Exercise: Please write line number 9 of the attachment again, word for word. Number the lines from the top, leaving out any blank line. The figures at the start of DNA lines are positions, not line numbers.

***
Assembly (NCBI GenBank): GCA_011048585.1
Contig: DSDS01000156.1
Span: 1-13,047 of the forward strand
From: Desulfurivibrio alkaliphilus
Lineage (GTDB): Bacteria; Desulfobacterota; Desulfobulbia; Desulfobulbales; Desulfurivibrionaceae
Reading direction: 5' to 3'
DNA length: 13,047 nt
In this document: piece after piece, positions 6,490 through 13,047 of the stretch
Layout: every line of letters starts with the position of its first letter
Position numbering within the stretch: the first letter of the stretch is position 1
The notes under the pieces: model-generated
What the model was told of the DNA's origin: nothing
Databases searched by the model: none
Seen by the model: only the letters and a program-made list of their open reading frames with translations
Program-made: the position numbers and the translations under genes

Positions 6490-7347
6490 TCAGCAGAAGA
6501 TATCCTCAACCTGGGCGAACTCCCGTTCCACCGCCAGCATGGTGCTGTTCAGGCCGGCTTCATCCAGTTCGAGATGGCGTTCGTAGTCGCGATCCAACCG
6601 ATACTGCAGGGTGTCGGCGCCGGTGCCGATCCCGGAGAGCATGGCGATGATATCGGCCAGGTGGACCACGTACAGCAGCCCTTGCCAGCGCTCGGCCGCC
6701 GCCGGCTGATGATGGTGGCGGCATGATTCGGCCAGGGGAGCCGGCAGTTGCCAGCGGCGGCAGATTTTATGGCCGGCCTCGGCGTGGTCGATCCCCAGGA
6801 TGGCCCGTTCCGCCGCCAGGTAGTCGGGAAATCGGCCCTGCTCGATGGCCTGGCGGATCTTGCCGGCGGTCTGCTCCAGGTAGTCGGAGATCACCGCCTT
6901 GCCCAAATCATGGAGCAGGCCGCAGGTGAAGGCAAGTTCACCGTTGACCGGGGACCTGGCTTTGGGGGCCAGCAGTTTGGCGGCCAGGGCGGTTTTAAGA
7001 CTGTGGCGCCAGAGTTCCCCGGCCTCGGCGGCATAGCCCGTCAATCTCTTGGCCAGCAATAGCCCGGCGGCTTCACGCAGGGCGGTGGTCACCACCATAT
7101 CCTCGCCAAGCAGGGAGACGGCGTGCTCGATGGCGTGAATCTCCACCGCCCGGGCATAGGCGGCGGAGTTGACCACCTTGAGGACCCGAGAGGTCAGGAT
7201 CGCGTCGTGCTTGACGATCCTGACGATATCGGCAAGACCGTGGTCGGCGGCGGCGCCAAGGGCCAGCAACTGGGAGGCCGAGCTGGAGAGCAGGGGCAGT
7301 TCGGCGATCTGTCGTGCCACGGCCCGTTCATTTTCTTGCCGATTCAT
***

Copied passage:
Layout: every line of letters starts with the position of its first letter